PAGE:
A Guide to Personal Injury Laws In Missouri

A Guide to Personal Injury Laws In Missouri
Photo : Photo by Sora Shimazaki from Pexels

Personal injury is a broad area of the law, also called tort law. In tort law, someone who is injured can file a civil lawsuit. The legal remedy for the injuries and harm they suffer is known as damages.

An Overview of Personal Injury Law

The personal injury system is meant for an injured person to be compensated financially when they're harmed due to the intentional or negligent behavior of another person.

Accidents are the most common reasons for personal injury claims.

Examples include car accidents, medical malpractice, and slip and fall accidents. Also falling under the umbrella of personal injury law are intentional acts, such as assault and battery, and defective products.

The general steps of a personal injury case usually begin when a defendant does something that injures the plaintiff. Then, the plaintiff determines that the defendant breached their legal duty. On the roadways, for example, drivers have a duty to operate their vehicles with a certain level of care.

From there, settlement talks begin. Most personal injury claims settle outside of court, so the insurance company or the party responsible for the damages would make a monetary offer to the injured person. If the settlement offer is accepted, the injured person signs something saying they legally are prohibited from filing a lawsuit due to the injury.

If a settlement can't be agreed on, the case may go to court, and a judge or jury makes a determination on whether or not compensation is owed and, if so, how much.

While there are general similarities in the underlying legal concepts and the process, every state has its own set of personal injury laws.

The following highlights the laws in Missouri, particularly as they relate to car accidents, which are the most common reason for personal injury claims to be filed.

Missouri is a Fault State

When it comes to car accident claims, Missouri is a fault state. That's one of the more critical distinctions in state law. In a fault state, the driver responsible for causing an accident has to pay for the damages.

Compensation can come from insurance, or the at-fault driver may have to pay the injured party out-of-pocket. If you cause an accident and your insurance covers the damages, then the property damage liability part of your coverage is meant to cover damage to the other driver's vehicle. Bodily injury liability is to pay for medical expenses.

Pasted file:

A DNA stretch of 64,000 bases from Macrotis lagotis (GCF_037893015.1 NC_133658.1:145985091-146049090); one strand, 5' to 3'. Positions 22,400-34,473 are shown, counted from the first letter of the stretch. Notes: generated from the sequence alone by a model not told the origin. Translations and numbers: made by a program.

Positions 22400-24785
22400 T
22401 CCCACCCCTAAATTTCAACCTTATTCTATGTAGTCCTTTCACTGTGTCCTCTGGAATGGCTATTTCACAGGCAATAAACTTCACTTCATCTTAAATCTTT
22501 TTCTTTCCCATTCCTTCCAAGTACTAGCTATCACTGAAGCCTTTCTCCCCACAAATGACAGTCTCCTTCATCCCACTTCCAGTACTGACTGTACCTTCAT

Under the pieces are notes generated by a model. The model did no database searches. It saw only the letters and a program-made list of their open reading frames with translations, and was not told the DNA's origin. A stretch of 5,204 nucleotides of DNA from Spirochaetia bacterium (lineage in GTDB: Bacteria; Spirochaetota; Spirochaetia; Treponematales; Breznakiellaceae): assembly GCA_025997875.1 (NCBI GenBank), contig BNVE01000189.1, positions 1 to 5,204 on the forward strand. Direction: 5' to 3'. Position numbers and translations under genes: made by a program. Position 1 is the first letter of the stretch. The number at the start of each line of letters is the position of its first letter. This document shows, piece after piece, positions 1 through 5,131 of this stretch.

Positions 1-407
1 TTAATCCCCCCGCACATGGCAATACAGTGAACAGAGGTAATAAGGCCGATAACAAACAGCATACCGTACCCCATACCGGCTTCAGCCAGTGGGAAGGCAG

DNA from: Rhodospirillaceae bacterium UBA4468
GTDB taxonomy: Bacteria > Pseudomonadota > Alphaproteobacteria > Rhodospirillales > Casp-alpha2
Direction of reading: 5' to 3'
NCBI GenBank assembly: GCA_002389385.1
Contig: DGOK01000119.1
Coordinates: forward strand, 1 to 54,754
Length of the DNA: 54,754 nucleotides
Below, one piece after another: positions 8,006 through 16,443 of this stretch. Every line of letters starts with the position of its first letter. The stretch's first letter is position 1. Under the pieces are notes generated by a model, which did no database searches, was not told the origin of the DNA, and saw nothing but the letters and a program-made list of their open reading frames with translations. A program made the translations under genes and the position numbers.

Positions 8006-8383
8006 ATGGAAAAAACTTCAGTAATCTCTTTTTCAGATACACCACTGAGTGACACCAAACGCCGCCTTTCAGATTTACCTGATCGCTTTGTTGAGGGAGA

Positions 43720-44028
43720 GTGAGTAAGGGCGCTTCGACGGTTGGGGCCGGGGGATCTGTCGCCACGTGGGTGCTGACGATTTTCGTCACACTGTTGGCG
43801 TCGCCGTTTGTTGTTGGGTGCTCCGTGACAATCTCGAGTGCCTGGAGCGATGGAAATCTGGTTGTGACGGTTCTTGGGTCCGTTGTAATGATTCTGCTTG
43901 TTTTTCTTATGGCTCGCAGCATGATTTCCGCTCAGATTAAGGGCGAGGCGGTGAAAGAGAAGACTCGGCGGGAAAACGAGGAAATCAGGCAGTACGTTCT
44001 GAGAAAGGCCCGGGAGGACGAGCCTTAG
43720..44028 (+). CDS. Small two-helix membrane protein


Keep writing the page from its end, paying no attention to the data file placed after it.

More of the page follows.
You have limits on your insurance policy, so your coverage will pay only up to those-anything else you may have to pay out of pocket.

By contrast, in a no-fault state, drivers are still liable for property damage if they hit someone. However, the no-fault part of the law refers to any injuries that might occur.

If you're in a no-fault state and you're involved in an accident, then each drivers' insurance should cover their medical expenses with their personal injury protection (PIP) coverage, no matter who caused the accident.

Usually, in these states, the at-fault driver does have to compensate the driver of the other vehicle for car repairs with their property damage liability insurance.

In Missouri, drivers are required to have basic liability insurance at least.

There are minimum coverage amounts.

You're required to have $25,000 for bodily injury per person and $50,000 per accident. The minimum for property damage is $10,000 per accident.

How Do Settlements Work In Missouri?

If you're in a car accident in Missouri and you're injured, you can take one of three options.

You can file a claim with your insurance company. You can file a third-party claim with the insurance company of the other driver. The third option is to file a lawsuit against the other driver in court.

Most car accidents, again, are settled before they reach a trial. If you file a claim with the insurance company, the company will assign an adjuster to investigate the case. The adjuster will either offer you a settlement or deny your claim.

A personal injury lawyer can negotiate on your behalf, either to get a higher settlement or to prevent the insurer from denying the claim.

As a side note if you're in an accident, you have to report it to the police right away if there was property damage of more than $500, an injury or a fatality. You're also required to report an accident if it's with an uninsured driver.

You have 30 days to file a report with the Missouri Department of Revenue if you're in an accident too.

While you do have to report accidents in these cases, that doesn't mean that the police will always respond to the scene. If they don't, you need to do your best to get your own evidence that you're likely to need later.

Statute of Limitations

Finally, something else that varies between states as far as personal injury and specifically car accident claims is the statute of limitations.

Statute of limitations is a term that refers to how long you have to sue for something or the window of time available to begin legal proceedings.

If you're in a state where the statute of limitations is two years, as an example, then you can't file a lawsuit after this time unless it's a rare exception.

The idea behind a statute of limitations is that it helps prevent evidence from being lost or witnesses changing their testimony. Also, if you wait too long to file a claim, it can indicate you didn't care about a settlement initially, reducing the credibility of your case.

In Missouri, for personal injury claims, the statute of limitations is two years. This is pretty common across the board in most states.

Because of how complex and nuanced the law can be and how much it can vary depending on the state you're in, it's a good idea if you have any questions about Missouri personal injury laws to talk to an attorney experienced in this area.

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